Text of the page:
This was mere speculation. Still-Paragon had shown concern over Sol's persistence, it's "immortality" as it were. Whether this was because of some form of potential "infection" that threatened the enigma as was claimed, or merely a threat to Paragon's authority and power. But regardless, what was the impetus?

And so I watched. I needed not enter the worlds to see them stretched out before me-needed not chain my perception of time to the perceptions of another watcher if I was the watcher. I moved from world to world, studying patterns, looking into the very fiber of realities, that I might comprehend their dynamics.

After many worlds, my attention had drawn to the world of Sirius. While I was well accustomed to the archetypes that pervaded the many worlds, there were a few that caught my attention more than others. And in Sirius domain, I saw something familiar: Genesis.

No, not Genesis; merely the same archetype. And yet, my instincts suggested to me that there was something special about this archetype. Had my work on Genesis been the catalyst that caused Sol to reach out to me, to remove me from my realm? Or was I reaching for straws?

I continued to watch. But soon, I found that doing so was painful. Something entirely new had begun to occur-an incursion of sorts, from outside the domain but into it. Such a thing should be impossible of course; the multiverse's time is paused relative to my own pereptions as I percieve a world, racing closer to an inevitable end. It should not be possible that anything from it might be able to break in.

And that is when it hit me-this was not something from the multiverse. It was something that was neither of the domain nor beyond it. Impossibly distant-unforeseen and unpredictable. The battle between the Iconoclasts-including the archetype shared with Genesis-and the collective was rendered obsolete before the incursion. My perceptions of the world began to become undone. There were pieces hidden to me; as I advanced forwards in the timeline, I noticed that there were events that did not connect. Had the world hidden them from me, or had such events never occured to begin with?

It occured to me that as a watcher, there was no distinction. Had the events occured they may well have been merely an abstraction. Only by ceding my position as a watcher-moving from the observer to one of the observed-could I have any hope of percieving the events now hidden to me.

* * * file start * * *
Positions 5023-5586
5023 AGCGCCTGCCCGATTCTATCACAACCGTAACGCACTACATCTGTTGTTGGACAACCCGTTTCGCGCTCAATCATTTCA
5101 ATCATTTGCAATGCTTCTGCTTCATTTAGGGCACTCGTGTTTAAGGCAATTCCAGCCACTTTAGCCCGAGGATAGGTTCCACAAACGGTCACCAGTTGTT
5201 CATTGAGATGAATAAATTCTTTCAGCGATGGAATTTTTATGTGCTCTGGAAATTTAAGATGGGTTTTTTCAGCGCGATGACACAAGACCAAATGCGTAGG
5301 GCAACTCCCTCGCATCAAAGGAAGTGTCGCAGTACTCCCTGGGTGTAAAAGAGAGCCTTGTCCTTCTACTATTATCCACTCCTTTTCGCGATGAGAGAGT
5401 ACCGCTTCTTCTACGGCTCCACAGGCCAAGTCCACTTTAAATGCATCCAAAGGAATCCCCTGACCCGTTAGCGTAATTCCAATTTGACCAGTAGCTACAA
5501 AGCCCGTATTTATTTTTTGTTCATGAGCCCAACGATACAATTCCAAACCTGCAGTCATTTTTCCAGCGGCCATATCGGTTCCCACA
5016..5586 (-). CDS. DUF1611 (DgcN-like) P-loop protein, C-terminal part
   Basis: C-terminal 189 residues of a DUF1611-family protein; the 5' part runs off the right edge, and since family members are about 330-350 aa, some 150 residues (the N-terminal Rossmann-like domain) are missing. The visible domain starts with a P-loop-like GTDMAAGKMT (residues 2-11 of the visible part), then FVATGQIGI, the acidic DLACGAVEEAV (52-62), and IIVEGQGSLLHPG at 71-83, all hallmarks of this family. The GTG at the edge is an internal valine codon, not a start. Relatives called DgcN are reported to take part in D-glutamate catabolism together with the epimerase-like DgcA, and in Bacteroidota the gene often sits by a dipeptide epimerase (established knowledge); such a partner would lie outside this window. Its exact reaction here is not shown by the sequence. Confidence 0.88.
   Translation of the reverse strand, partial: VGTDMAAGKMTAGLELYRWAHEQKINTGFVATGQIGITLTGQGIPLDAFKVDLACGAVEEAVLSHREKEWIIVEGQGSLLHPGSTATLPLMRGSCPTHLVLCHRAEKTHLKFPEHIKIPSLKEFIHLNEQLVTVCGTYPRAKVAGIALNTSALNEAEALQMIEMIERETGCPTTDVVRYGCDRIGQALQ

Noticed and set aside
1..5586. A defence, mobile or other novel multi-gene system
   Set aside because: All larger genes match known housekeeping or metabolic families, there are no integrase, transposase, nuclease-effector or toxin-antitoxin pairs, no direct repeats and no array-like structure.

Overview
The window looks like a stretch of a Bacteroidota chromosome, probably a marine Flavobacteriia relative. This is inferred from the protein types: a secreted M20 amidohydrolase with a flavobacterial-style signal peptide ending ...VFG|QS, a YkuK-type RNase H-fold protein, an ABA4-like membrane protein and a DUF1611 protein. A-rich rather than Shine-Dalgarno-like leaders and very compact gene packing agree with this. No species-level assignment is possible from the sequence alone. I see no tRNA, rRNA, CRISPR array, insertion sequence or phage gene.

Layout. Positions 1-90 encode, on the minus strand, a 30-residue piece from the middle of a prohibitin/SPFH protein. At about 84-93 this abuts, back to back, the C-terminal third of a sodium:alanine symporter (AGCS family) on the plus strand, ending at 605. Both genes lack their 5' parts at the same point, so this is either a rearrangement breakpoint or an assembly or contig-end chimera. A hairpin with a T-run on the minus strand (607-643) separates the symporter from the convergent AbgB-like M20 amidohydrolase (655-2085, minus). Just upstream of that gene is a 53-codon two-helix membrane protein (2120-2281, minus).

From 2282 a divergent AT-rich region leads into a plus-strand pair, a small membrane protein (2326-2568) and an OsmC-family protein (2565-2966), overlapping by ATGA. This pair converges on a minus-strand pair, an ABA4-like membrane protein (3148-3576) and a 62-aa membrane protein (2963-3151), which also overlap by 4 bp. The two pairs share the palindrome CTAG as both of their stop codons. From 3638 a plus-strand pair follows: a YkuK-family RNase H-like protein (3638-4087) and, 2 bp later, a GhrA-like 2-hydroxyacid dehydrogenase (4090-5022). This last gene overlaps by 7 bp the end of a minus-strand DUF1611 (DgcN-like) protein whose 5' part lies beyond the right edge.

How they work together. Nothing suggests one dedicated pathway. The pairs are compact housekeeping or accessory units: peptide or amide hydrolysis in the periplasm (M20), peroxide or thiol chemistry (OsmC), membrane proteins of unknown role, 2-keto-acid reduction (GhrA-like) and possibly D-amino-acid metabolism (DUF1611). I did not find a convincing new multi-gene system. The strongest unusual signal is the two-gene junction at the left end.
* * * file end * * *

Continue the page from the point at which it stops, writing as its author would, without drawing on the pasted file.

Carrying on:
But to do so would be to invite my destruction-and so I abstained.

It has happened again. The Genesis Archetype has left the world spawned by it, aided by Sirius, and deposited into Deneb's infant world. Sirius hides from Paragon-by destroying Sol, Paragon revealed the fate of all those "infected." When my perceptions of Sirius' world ceased, it was inevitable that Sirius would take stock of its own world, and realize that it was doomed; if it followed his world to its conclusion, it would die. If it did not, Paragon would quarantine its domain that the "infection" would not spread.

And so Sirius took a piece of his domain, as Sol had done. Yet unlike Sol, Sirius has chosen to hide itself and its pawn. It seems strange to me-I had thought that the Enigma were watchers only, but in this sense, Sirius seems to have taken upon the role of the observed. In so doing, Deneb's world has gained a second anarch; in its primordial state, I wonder how the domain will develop. Will it spawn a second axiom as well, that there will be some semblance of balance? Will Sirius' anarch serve as the anarchic force should Deneb's natural anarch be destroyed, prolonging the longevity of its world? And what happened to the "Xenovirus," that spawned from Sirius' realm? It would not surprise me if Sirius carried it into Deneb's domain as well. Yet it seems Paragon has shown some level of mercy to Deneb-at least for now.

I cannot risk becoming an observer in Deneb's domain and to turn away from this event is to accept the stagnation that has become my lonely existence. Perhaps I can create some kind of vessel-an artificial consciousness that can participate in the world in my absence, feeding me this information. For one thing is certain: the events of Sirius and Deneb's worlds have vast implications for the multiverse that cannot be overstated.